2012 AIME II Problems/Problem 13

Revision as of 22:00, 4 April 2012 by ThatDonGuy (talk | contribs) (Solution: Simplified the solution by removing the cosine fraction)

Problem 13

Equilateral $\triangle ABC$ has side length $\sqrt{111}$. There are four distinct triangles $AD_1E_1$, $AD_1E_2$, $AD_2E_3$, and $AD_2E_4$, each congruent to $\triangle ABC$, with $BD_1 = BD_2 = \sqrt{11}$. Find $\sum_{k=1}^4(CE_k)^2$.


Solution

Note that there are only two possible locations for points $D_1$ and $D_2$, as they are both $\sqrt{111}$ from point $A$ and $\sqrt{11}$ from point $B$, so they are the two points where a circle centered at $A$ with radius $\sqrt{111}$ and a circle centered at $B$ with radius $\sqrt{11}$ intersect. Let $D_1$ be the point on the opposite side of $\overline{AB}$ from $C$, and $D_2$ the point on the same side of $\overline{AB}$ as $C$.

Let $\theta$ be the measure of angle $BAD_1$ (which is also the measure of angle $BAD_2$); by the Law of Cosines,

\[\sqrt{11}^2 = \sqrt{111}^2 + \sqrt{111}^2 - 2 \cdot \sqrt{111} \cdot \sqrt{111} \cdot cos\;\theta\] \[11 = 222\;(1 - cos\;\theta)\]

There are two equilateral triangles with $\overline{AD_1}$ as a side; let $E_1$ be the third vertex that is farthest from $C$, and $E_2$ be the third vertex that is nearest to $C$.

Angle $E_1AC = E_1AD_1 + D_1AB + BAC = 60 + \theta + 60 = 120 + \theta$; by the Law of Cosines, \[(E_1C)^2 = (E_1A)^2 + (AC)^2 - 2 (E_1A) (E_1C)\;cos\;(120 + \theta)\] \[= 111 + 111 - 222\;cos\;(120 + \theta)\] Angle $E_2AC = \theta$; by the Law of Cosines, \[(E_2C)^2 = (E_2A)^2 + (AC)^2 - 2 (E_2A) (E_2C)\;cos\;\theta = 111 + 111 - 222\,cos\;\theta\]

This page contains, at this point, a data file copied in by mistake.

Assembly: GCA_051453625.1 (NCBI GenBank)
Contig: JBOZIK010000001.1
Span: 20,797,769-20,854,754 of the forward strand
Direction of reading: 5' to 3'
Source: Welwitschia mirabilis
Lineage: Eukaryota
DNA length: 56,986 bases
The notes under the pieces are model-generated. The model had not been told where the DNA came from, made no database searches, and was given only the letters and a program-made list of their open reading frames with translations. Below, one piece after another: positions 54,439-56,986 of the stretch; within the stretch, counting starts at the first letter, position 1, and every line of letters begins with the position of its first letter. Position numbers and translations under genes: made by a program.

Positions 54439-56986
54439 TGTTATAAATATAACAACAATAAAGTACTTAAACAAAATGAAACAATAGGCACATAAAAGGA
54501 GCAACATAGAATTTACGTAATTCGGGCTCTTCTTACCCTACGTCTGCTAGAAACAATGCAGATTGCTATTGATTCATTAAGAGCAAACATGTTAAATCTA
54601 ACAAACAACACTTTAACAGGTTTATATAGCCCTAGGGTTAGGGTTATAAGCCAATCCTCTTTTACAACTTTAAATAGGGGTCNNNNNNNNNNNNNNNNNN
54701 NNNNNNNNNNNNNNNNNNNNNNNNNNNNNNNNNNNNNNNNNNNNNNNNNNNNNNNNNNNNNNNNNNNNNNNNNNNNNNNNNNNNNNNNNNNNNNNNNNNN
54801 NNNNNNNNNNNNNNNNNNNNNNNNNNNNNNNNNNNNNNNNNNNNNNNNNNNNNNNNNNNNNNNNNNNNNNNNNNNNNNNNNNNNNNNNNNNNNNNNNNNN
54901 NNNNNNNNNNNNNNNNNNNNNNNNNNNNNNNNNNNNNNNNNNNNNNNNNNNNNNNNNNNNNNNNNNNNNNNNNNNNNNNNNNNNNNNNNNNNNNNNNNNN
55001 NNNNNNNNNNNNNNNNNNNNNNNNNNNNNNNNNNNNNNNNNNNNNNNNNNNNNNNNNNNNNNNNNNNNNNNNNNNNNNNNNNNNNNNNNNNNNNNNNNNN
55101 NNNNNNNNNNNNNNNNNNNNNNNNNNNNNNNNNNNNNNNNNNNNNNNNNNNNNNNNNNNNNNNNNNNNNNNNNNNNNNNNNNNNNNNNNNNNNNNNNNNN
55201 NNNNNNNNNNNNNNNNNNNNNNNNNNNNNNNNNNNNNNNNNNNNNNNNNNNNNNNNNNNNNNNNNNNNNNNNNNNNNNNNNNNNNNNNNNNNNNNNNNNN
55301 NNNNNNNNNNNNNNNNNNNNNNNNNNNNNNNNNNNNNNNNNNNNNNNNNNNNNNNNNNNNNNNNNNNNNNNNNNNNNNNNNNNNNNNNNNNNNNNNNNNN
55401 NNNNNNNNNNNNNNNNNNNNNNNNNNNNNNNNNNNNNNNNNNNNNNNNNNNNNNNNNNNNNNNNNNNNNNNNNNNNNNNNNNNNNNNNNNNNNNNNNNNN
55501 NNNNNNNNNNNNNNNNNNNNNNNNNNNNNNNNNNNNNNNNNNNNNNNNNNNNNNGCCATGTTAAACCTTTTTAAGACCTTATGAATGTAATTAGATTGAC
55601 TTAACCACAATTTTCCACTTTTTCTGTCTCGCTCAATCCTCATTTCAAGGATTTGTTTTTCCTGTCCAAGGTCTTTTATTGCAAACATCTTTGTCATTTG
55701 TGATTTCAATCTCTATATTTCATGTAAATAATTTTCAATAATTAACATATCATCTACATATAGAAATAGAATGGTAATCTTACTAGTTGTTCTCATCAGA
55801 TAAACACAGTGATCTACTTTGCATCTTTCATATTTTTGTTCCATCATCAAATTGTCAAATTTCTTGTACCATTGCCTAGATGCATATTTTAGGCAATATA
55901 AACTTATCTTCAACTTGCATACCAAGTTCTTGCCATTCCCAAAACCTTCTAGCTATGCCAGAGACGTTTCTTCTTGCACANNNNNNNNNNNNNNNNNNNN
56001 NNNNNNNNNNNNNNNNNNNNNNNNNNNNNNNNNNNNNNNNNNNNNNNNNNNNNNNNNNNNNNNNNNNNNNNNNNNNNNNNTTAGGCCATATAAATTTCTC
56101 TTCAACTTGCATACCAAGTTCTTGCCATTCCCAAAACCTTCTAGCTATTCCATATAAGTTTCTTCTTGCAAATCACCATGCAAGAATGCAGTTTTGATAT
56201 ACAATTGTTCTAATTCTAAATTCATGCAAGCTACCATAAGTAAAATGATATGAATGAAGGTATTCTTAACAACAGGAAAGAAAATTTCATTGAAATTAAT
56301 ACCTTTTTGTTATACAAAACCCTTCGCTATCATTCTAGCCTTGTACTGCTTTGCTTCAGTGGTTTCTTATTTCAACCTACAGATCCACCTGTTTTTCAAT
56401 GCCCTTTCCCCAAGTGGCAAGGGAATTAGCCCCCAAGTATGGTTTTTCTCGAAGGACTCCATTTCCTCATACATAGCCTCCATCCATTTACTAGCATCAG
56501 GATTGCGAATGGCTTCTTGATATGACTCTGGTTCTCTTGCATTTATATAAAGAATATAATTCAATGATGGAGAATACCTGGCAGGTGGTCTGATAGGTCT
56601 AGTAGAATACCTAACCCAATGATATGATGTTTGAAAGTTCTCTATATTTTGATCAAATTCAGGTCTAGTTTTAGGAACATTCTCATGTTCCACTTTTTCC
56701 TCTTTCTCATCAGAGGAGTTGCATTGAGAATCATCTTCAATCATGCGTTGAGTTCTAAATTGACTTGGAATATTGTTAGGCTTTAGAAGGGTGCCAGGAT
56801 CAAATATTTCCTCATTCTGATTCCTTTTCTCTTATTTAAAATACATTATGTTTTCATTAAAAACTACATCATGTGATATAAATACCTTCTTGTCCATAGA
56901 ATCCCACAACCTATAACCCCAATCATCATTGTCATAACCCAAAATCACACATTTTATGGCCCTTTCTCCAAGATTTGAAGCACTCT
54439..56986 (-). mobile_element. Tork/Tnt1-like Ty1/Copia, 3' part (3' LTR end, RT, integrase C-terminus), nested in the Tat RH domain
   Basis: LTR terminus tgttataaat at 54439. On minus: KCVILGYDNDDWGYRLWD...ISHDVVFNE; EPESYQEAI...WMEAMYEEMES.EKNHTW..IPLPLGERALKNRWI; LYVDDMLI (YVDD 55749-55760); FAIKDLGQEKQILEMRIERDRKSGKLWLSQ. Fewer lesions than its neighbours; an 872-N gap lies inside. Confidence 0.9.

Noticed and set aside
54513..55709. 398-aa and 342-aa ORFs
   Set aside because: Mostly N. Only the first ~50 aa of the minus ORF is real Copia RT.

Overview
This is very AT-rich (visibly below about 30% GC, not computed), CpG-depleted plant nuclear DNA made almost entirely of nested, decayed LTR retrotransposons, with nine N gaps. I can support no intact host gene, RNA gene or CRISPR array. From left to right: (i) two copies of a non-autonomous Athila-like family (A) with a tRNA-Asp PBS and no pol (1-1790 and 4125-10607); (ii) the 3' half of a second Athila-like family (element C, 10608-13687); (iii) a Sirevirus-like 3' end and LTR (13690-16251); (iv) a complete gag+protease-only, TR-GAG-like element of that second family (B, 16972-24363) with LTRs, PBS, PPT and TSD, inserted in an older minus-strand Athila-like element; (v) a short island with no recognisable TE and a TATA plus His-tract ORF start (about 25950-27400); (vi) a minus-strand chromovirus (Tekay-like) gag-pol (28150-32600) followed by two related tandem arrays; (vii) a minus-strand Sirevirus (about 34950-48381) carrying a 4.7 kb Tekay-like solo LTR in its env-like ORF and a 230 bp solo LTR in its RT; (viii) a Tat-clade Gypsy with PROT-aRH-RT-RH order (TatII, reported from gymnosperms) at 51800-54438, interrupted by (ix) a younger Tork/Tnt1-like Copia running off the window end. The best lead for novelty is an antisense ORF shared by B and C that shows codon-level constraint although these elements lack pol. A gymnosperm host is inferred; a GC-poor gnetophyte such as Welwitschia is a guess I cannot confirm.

There are two equilateral triangles with $\overline{AD_2}$ as a side; let $E_3$ be the third vertex that is farthest from $C$, and $E_4$ be the third vertex that is nearest to $C$.

Angle $E_3AC = E_3AB + BAC = (60 - \theta) + 60 = 120 - \theta$; by the Law of Cosines, \[(E_3C)^2 = (E_3A)^2 + (AC)^2 - 2 (E_3A) (E_3C)\;cos\;(120 - \theta)\] \[= 111 + 111 - 222\;cos\;(120 - \theta)\] Angle $E_4AC = \theta$; by the Law of Cosines, \[(E_4C)^2 = (E_4A)^2 + (AC)^2 - 2 (E_4A) (E_4C)\;cos\;\theta = 111 + 111 - 222\;cos\;\theta\]

The solution is: \[(E_1C)^2 + (E_3C)^2 + (E_2C)^2 + (E_4C)^2\] \[= 222\;(1 - cos\;(120 + \theta)) + 222\;(1 - cos\;(120 - \theta)) + 222\;(1 - cos\;\theta) + 222\;(1 - cos\;\theta)\] \[= 222\;((1 - (cos\;120\;cos\;\theta - sin\;120\;sin\;\theta)) + (1 - (cos\;120\;cos\;\theta + sin\;120\;sin\;\theta)) + 2\;(1 -\;cos\;\theta))\] \[= 222\;(1 - cos\;120\;cos\;\theta + sin\;120\;sin\;\theta + 1 - cos\;120\;cos\;\theta - sin\;120\;sin\;\theta + 2 - 2\;cos\;\theta)\] \[= 222\;(1 + \frac{1}{2}\;cos\;\theta + 1 + \frac{1}{2}\;cos\;\theta + 2 - 2\;cos\;\theta)\] \[= 222\;(4 - cos\;\theta)\] \[= 666 + 222\;(1 - cos\;\theta)\] Substituting $11$ for $222\;(1 - cos\;\theta)$ gives the solution $666 + 11 = \framebox{677}.$

See Also

2012 AIME II (ProblemsAnswer KeyResources)
Preceded by
Problem 12
Followed by
Problem 14
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All AIME Problems and Solutions
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